Hawaiian Mission Houses Historic Site and Archives and co-sponsor Oʻahu Cemetery Association will debut virtual version of Oahu Cemetery Pupu Theatre: Hawai`i 1822 by pre-recorded video available beginning June 10, 2022 until June 25, 2022. Ticket purchase for the pre-recorded video link are $25 for one person to view the video and $40 if two or more people are going to be viewing the video. Virtual tickets are available at www.missionhouses.org. Virtual viewers will be sent the link on June 10, 2022 and will have access to the link until June 25, 2022. Set up and enjoy a viewing party with friends and family for this unique experience!
We bring history to life with carefully researched and scripted actor portrayals of figures from Hawaiʻi's history.
Cemetery Pupu Theatre: Hawaiʻi 1822 will feature 5 portrayals focused on life in Hawaiʻi in and around 1822. Featured this year are:
John Papa ʻĪʻī, (1800-1870), portrayed by Joshua Tavares, was a kahu aliʻi, statesman, language teacher, scholar, historian, and early Christian convert. He was one of the first Native Hawaiians to learn to read and write from the American Protestant missionaries at the behest of King Kamehameha II. ʻĪʻī was also instrumental in translating books of the Bible alongside Rev. Hiram Bingham. He is buried at Oʻahu Cemetery.
Tauʻā (ca. 1792-1885), portrayed by Albert Ueligitone, was a Tahitian Christian missionary and church deacon from Huahine. He was an important ariʻi that converted to Christianity and became literate under the tutelage of Rev. William Ellis and Rev. John Davies of the London Missionary Society. Tauʻā came to Hawaiʻi with his wife Tauʻāwahine in early 1822. He was in the household of Queen Keōpūlani and was largely responsible for her conversion to Christianity and also assisted Rev. William Richards in his Bible translation work. He is buried in Lahaina, Maui.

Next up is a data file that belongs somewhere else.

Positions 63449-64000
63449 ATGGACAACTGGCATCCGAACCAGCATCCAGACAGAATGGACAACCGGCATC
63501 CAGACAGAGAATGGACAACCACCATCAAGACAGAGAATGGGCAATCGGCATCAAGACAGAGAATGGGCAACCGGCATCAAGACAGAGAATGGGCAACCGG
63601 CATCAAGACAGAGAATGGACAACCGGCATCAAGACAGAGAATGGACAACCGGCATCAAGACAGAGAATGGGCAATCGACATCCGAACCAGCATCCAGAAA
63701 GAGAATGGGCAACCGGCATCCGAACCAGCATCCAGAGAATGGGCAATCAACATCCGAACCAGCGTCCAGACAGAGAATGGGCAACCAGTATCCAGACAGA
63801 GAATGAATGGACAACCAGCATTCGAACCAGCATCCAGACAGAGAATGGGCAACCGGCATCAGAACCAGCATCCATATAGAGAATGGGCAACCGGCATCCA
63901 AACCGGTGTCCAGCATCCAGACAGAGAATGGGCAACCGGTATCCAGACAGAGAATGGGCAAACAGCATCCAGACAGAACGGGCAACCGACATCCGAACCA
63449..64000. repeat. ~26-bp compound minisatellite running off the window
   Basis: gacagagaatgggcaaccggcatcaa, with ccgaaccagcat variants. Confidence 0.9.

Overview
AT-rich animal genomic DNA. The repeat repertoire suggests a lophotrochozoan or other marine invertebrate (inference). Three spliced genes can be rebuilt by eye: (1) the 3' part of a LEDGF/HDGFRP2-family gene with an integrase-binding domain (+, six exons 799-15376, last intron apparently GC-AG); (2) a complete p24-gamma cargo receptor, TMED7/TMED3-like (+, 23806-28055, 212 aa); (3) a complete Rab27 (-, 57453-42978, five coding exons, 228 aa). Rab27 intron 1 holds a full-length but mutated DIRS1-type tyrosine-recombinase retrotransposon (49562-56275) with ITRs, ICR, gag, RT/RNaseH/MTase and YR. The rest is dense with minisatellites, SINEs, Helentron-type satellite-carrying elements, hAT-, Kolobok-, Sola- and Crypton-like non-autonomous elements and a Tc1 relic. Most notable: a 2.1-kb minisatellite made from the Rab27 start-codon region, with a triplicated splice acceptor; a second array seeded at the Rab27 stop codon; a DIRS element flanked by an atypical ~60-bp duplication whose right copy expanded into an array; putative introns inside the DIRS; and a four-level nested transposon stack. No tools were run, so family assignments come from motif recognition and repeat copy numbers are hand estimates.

Rev. William Ellis (1794-1872), portrayed by Daniel Guajardo, was ordained in 1815 and left for Tahiti with his new wife, Mary Ellis, in 1816 under the auspices of the London Missionary Society. He would serve in Tahiti for 6 years, mostly on the island of Eimeo and Huahine as a minister and printer. He came to Hawaiʻi in 1822 with Rev. Tyerman and Rev. Bennet, as well as several Tahitian Christians. Rev. Ellis would go on to compose the first hymns in Hawaiian as well as being the first of the foreign missionaries to preach in Hawaiian. He is buried in London, England.
Clarissa Richards (1794-1861), portrayed by Emily Wright, arrived with the second company of New England Protestant Missionaries in 1823 along with her husband Reverend William Richards. They founded the Lahaina mission station at the request of Queen Keōpūolani. The recently completed hale pili on the Hawaiian Mission Houses Historic Site and Archives site was based on the description in her journals and letters. Her presentation will focus on the hale pili and her life at the Lahaina mission station. She is buried in New Haven, CT.
Elisha Loomis (1799-1836, portrayed by Benjamin Walsh, was the first mission printer and came to Hawaiʻi with the pioneer company of American Board of Commissioners for Foreign Missions (ABCFM) Protestant missionaries in 1820 aboard the ship Thaddeus. At the age of 16, he became an apprentice to a printer. He left his apprenticeship early to become a missionary for the ABCFM in 1819. He was responsible for the first printing in the Hawaiian language on January 7, 1822 letting Aliʻi Nui Keʻeaumoku set some type and make the first pull on the used Ramage printing press. He oversaw the printing office at the Honolulu Mission Station until he and his wife Maria left Hawaiʻi in 1827. Upon his return to New York, he continued to print 3 gospels in Hawaiian to send back to Hawaiʻi. He also served as a missionary at Mackinac Island, Michigan amongst the Ojibway people. He is buried in Rushville, New York.
For more information or ticket purchases, please visit www.missionhouses.org